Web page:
Ruger's new .454 & .480 super blackhawks
Many of us, myself included, have trouble with open sights even under the best of conditions. So what are your options? If you are a hunter, and I suspect that many of you who purchase one of these revolvers are hunters, you will want to equip your new Ruger with some sort of optic. Well you can have your Ruger revolver drilled and tapped for a scope mount from a number of manufacturers like Leupold and Weigand. But if you don’t want to have holes drilled into the top of your revolver’s frame, you have several viable options. We tried three types, and they all have their merits. The simplest, smallest and least intrusive is by JP Enterprises (www.jprifles.com) and consists of a small mount that fits in the recess that houses the rear sight and will accept one of their JPoint holographic-type sights. We went with one of their 4 MOA units. If you want to mount something larger, like a scope or a tube-type red dot, Weaver produces a slick mount that is a no drill, no tap variety, but you will be limited as to the what you can actually mount as the rail is rather short. We sourced our Weaver base from Brownells (www.brownells.com), and while it’s perfect for a scope, it is a bit problematic for a tube-type red dot. Enter Weigand Combat Handguns, Inc. (www.jackweigand.com). We got our hands on a prototype model of the new scope base (also a no drill, no tap type) that was made specifically for this application. This base was designed to withstand the stresses associated with the .454 Casull and to offer no compromise with regards to stability. The rear portion is mounted to the rear sight recess and the front part of the base encapsulates the front sight base (minus the front sight blade) giving two solid mounting points. With this sight base, the sky is the limit as far as optic options are concerned as the rail is adequate in length. We used all three throughout this test and all delivered. It just boils down to preference.
We got the opportunity to test the new .454 Bisley on porcine flesh at Hog Heaven Outfitters of Johnston County, North Carolina. I got lucky on the first morning when a 214-lb boar made the mistake of showing up. The shot was broadside at about 20 yards, and required only one Garrett 365 grain .45 Colt +P Hammerhead to seal the deal. My testing was now complete. Later in the year I paid a visit to Action Outdoor Adventures in Hondo, TX to try the new Super Blackhawk in .454 on a large bovine. A 2,000 water buffalo bull was the target, and we stalked up to within 25 yards of the big bruiser.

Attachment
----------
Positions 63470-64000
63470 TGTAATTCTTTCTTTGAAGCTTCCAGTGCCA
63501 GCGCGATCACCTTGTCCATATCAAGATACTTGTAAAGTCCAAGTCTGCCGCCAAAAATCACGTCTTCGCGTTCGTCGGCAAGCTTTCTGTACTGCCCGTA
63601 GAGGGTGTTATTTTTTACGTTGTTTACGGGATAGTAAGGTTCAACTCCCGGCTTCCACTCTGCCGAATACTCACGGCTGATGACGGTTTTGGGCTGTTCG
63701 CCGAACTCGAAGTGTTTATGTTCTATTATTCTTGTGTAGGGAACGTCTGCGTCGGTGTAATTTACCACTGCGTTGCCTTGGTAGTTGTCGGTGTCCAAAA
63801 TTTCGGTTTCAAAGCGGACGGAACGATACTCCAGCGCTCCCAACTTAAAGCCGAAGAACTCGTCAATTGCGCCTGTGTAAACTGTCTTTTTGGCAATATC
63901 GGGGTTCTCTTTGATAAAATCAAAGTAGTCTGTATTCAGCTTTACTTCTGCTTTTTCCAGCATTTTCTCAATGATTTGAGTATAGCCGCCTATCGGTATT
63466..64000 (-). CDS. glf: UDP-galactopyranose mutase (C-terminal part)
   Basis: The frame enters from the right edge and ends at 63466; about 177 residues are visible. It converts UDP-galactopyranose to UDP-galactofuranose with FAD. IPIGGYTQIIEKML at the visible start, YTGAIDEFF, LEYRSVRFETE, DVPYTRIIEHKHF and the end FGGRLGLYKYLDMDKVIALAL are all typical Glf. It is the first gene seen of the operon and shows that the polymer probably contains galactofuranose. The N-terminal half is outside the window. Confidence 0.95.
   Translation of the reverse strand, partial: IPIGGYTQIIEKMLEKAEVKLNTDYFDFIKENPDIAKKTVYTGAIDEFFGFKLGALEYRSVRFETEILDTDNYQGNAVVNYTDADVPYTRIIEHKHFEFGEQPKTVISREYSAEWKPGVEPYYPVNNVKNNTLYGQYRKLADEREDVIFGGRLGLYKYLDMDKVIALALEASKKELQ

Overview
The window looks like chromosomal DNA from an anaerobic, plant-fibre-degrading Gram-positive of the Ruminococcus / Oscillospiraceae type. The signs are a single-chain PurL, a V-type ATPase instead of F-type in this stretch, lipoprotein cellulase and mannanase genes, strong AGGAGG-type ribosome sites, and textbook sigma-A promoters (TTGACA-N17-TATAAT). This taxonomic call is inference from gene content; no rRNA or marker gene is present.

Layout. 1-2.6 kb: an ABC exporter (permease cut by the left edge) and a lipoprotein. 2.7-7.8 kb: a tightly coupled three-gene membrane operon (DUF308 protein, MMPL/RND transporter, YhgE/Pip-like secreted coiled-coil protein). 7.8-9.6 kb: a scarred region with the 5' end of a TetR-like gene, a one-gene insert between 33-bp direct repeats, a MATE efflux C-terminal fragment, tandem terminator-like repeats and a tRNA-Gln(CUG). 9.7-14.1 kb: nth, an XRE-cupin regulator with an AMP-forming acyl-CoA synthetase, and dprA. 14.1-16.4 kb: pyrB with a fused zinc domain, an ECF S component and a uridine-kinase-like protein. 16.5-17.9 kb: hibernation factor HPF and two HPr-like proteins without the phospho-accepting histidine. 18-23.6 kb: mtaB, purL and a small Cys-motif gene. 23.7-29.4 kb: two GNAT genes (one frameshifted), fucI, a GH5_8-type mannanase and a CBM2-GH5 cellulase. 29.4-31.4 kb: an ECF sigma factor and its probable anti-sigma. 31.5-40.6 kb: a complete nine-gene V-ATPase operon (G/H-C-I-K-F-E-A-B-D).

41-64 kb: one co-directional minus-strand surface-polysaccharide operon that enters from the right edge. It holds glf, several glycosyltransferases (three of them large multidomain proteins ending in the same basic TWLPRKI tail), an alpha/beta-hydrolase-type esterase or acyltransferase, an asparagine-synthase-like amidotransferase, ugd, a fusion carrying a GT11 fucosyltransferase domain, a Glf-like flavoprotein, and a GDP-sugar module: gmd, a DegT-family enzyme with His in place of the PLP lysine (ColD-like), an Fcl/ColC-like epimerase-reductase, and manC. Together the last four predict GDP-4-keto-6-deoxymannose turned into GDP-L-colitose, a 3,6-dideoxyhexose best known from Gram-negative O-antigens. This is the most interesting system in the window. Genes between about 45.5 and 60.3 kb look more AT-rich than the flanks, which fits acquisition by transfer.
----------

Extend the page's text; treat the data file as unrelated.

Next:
Using the fork of a small tree in the thick brush as a rest to stabilize the Super Blackhawk, I didn’t want to take any chances when so close to such a strapping example of bovine flesh. The bull moved clear of the scrub brush that was obstructing the path my bullet would have to travel to make terminal contact. The hammer on the big Ruger was already thumbed back and ready to strike a primer. I centered the red dot of the Ultradot Four on the upper part of the shoulder of the broadside bull, and squeezed off the first of five rounds occupying the Ruger’s stainless steel cylinder. The Ruger barked and bucked as the heavy bullet twisted its way out of the barrel. The shot looked and felt good, but as animals weighing a ton typically do, he ran off crashing through the thick foliage.
We took off in a sprint attempting to flank the wounded bull. We made it to a clearing, setting up for the next shot that would surely and hopefully come. The bull cleared the thick stand of trees and scrub. He saw us and despite making us visually, he came anyway. Bovines, be they milk cows on the farm or Cape buffalo in the Selous, are unpredictable and quite frankly, at least to me, a bit scary. But on he came, looking right at me. Since he seemingly didn’t mind my presence, I took the opportunity to drive another Garrett 405 grainer into the beast’s shoulder, triggering him into a sprint. I managed to put another behind his shoulder as he was going away as he crashed onward. Within thirty minutes of the last shot, we saw a dark lump lying motionless in the tall grass. On approach, Jack Huntington and I both put a couple more rounds in the prostrate beast just for good measure. It’s unsettling when a “dead” buffalo again finds its legs. The necropsy proved the worth of Garrett’s heavyweight .45 Colt load with two bullets found poking through the skin of the offside shoulder, the third having exited.
In summary, Ruger and Lipsey’s have finally given us what we want. What was once a custom-only and cost prohibitive proposition is now only a phone call, and less than $1,000.00 away from being yours. We all have reason to rejoice. Evidently Ruger is listening.